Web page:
The Americas have been declared free of endemic measles, the World Health Organization declared Tuesday, culminating a 22-year effort to rid the region of measles, mumps and rubella through mass vaccinations.

“Measles is one of the most contagious diseases and affects primarily children. It is transmitted by airborne droplets or via direct contact with secretions from the nose, mouth and throat of infected individuals,” said the Pan American Health Organization (PAHO) — the Americas arm of WHO – in a statement.

Characterized by symptoms like high fever and rashes, measles can lead to severe complications like blindness, encephalitis, severe diarrhea, and even death. Before mass vaccination began in the 1980s, the disease killed almost 2.6 million people a year. WHO statistics showed that last year, 244,704 measles cases were reported across the world.

Following the eradication of smallpox, poliomyelitis, and rubella and congenital rubella syndrome, measles has become the fifth disease to be eliminated from the region through vaccination.

“This is a historic day for our region and indeed the world,” Carissa Etienne, director of PAHO, told a meeting of the organization in Washington. “It is proof of the remarkable success that can be achieved when countries work together in solidarity towards a common goal. It is the result of a commitment made more than two decades ago, in 1994, when the countries of the Americas pledged to end measles circulation by the turn of the 21st century.”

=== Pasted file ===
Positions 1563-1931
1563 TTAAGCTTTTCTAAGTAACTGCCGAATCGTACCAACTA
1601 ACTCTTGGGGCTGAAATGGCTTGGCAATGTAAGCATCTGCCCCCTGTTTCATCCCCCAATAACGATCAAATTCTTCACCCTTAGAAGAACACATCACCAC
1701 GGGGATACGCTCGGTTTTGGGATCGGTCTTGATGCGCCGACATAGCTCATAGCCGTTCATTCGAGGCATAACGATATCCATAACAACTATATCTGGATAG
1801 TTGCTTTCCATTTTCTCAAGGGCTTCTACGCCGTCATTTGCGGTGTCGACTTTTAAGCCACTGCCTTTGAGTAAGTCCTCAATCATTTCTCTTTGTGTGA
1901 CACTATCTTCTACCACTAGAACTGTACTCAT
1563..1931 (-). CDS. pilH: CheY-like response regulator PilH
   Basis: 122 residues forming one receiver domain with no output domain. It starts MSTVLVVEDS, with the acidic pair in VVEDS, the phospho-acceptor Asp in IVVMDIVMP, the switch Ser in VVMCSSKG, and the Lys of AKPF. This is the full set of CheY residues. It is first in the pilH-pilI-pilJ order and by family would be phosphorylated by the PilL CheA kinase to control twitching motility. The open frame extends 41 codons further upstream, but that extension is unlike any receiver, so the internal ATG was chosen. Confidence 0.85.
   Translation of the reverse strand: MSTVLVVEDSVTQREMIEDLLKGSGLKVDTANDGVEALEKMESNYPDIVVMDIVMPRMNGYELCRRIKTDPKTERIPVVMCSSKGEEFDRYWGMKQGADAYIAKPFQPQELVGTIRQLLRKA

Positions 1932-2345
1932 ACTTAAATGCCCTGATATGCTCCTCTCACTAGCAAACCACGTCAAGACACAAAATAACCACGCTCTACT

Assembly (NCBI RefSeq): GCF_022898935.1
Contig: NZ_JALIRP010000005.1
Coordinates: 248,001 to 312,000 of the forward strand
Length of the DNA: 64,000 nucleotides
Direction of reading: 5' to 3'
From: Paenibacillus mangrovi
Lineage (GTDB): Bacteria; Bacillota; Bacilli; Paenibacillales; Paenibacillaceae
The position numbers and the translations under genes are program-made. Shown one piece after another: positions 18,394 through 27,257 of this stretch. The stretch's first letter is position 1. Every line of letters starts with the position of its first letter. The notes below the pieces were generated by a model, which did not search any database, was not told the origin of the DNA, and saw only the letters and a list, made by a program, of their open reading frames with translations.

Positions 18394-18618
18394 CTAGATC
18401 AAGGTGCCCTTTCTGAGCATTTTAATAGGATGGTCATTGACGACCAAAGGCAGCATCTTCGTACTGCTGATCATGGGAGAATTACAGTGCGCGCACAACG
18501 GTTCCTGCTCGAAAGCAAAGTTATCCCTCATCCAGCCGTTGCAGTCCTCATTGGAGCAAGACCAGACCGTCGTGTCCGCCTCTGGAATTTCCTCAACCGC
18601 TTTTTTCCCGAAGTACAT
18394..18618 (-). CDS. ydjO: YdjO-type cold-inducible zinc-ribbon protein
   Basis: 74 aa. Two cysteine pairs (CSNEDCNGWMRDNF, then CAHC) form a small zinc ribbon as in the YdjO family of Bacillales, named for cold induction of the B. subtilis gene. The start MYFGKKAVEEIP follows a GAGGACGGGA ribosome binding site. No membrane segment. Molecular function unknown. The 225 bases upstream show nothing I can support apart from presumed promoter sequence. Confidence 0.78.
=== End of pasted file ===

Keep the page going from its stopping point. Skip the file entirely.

The last outbreak of endemic measles in the region occurred in Venezuela in 2002. There have, however, been instances of imported cases like the one in the U.S. in early 2015 where at least 147 people were infected at a Disney theme park in California, NBC News reported. Between 2003 and 2014, 5,077 imported measles cases were registered in the Americas, the PAHO said.

The expert committee attributed the delay in declaring the region free of measles to the uneven infrastructure present across the Americas. While some areas provide easy access, there are others with a high number of mobile migrants. In addition, reaching certain areas is tough because of the ongoing violence.

“I would like to emphasize that our work on this front is not yet done,” Etienne added, with a note of caution. “We cannot become complacent with this achievement but must rather protect it carefully. Measles still circulates widely in other parts of the world, and so we must be prepared to respond to imported cases.”

“It is critical that we continue to maintain high vaccination coverage rates, and it is crucial that any suspected measles cases be immediately reported to the authorities for rapid follow-up,” she said.